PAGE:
Plant antioxidant may protect against radiation exposure

Sep 23, 2008

Resveratrol, the natural antioxidant commonly found in red wine and many plants, may offer protection against radiation exposure, according to a study by the University of Pittsburgh School of Medicine. When altered with acetyl, resveratrol administered before radiation exposure proved to protect cells from radiation in mouse models. The results of the research will be presented during the American Society for Therapeutic Radiology and Oncology's (ASTRO) 50th Annual Meeting in Boston.

The study, led by Joel Greenberger, M.D., professor and chairman of the Department of Radiation Oncology at the University of Pittsburgh School of Medicine, is overseen by Pitt's Center for Medical Countermeasures Against Radiation. The center is dedicated to identifying and developing small molecule radiation protectors and mitigators that easily can be accessed and administered in the event of a large-scale radiological or nuclear emergency.

"New, small molecules with radioprotective capacity will be required for treatment in case of radiation spills or even as countermeasures against radiological terrorism," said Dr. Greenberger. "Small molecules which can be easily stored, transported and administered are optimal for this, and so far acetylated resveratrol fits these requirements well."

"Currently there are no drugs on the market that protect against or counteract radiation exposure," he added. "Our goal is to develop treatments for the general population that are effective and non-toxic."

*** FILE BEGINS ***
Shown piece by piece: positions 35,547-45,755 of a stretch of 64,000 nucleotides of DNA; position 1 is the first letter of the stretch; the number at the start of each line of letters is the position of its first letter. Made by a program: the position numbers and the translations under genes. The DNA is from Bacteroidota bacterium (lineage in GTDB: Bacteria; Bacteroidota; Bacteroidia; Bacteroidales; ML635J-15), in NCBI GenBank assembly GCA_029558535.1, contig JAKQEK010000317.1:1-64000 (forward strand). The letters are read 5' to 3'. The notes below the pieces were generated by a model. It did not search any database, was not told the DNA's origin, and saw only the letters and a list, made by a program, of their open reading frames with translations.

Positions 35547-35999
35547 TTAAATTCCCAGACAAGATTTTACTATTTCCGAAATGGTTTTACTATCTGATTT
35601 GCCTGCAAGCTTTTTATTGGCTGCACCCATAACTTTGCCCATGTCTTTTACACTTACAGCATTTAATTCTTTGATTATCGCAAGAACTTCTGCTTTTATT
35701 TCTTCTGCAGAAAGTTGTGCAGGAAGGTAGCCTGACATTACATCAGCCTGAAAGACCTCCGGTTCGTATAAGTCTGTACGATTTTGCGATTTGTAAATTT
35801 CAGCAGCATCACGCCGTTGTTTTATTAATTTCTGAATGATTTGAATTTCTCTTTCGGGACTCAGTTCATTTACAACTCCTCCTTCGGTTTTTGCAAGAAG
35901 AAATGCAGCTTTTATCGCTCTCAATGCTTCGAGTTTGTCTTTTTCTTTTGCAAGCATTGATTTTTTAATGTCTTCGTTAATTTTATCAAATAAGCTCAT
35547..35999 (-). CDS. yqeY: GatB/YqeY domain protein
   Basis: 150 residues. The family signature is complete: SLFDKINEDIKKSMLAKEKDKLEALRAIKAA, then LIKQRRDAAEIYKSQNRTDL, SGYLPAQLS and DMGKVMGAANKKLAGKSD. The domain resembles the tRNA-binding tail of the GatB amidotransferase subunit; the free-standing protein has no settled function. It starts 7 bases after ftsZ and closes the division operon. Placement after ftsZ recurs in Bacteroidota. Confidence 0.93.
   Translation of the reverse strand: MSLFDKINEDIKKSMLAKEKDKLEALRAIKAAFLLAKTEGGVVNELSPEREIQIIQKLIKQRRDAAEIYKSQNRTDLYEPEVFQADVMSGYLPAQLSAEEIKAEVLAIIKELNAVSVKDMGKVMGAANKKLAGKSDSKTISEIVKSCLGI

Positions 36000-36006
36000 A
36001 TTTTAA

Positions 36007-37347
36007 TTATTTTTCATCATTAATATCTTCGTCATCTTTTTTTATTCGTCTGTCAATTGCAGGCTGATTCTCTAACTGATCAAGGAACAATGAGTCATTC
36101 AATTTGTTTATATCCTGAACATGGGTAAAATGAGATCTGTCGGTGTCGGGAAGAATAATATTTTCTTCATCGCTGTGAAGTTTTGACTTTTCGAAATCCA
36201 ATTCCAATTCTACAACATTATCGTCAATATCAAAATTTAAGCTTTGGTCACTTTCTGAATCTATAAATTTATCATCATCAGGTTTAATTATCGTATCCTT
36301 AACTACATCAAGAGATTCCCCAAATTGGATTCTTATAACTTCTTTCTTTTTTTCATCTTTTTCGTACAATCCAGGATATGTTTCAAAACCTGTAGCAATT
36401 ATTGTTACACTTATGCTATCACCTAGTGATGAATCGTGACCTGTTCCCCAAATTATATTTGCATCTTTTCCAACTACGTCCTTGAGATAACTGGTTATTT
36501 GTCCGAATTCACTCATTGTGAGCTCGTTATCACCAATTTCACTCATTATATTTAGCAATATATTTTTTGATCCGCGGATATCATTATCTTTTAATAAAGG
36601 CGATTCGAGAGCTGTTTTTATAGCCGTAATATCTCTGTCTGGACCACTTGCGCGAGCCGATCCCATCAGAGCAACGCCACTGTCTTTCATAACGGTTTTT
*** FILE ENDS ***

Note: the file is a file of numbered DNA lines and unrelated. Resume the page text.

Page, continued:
Dr. Greenberger and his team are conducting further studies to determine whether acetylated resveratrol eventually can be translated into clinical use as a radioprotective agent. In 2004, this same team of researchers identified the drug JP4-039, which can be delivered directly to the mitochondria, the energy producing areas of cells. When this occurs, the drug assists the mitochondria in combating radiation-induced cell death.

Source: University of Pittsburgh

Explore further: What to do with kidneys from older deceased donors?

add to favorites email to friend print save as pdf

Related Stories

Natural protection against radiation

May 04, 2011

In the midst of ongoing concerns about radiation exposure from the Fukushima nuclear power plant in Japan, scientists are reporting that a substance similar to resveratrol — an antioxidant found in red wine, grapes and ...

Recommended for you

Obese British man in court fight for surgery

Jul 11, 2011

A British man weighing 22 stone (139 kilograms, 306 pounds) launched a court appeal Monday against a decision to refuse him state-funded obesity surgery because he is not fat enough.

2008 crisis spurred rise in suicides in Europe

Jul 08, 2011

The financial crisis that began to hit Europe in mid-2008 reversed a steady, years-long fall in suicides among people of working age, according to a letter published on Friday by The Lancet.

New food labels dished up to keep Europe healthy

Jul 06, 2011

A groundbreaking deal on compulsory new food labels Wednesday is set to give Europeans clear information on the nutritional and energy content of products, as well as country of origin.

Overweight men have poorer sperm count

Jul 04, 2011

Overweight or obese men, like their female counterparts, have a lower chance of becoming a parent, according to a comparison of sperm quality presented at a European fertility meeting Monday.

User comments : 0

Please sign in to add a comment. Registration is free, and takes less than a minute. Read more

Click here to reset your password.
Sign in to get notified via email when new comments are made.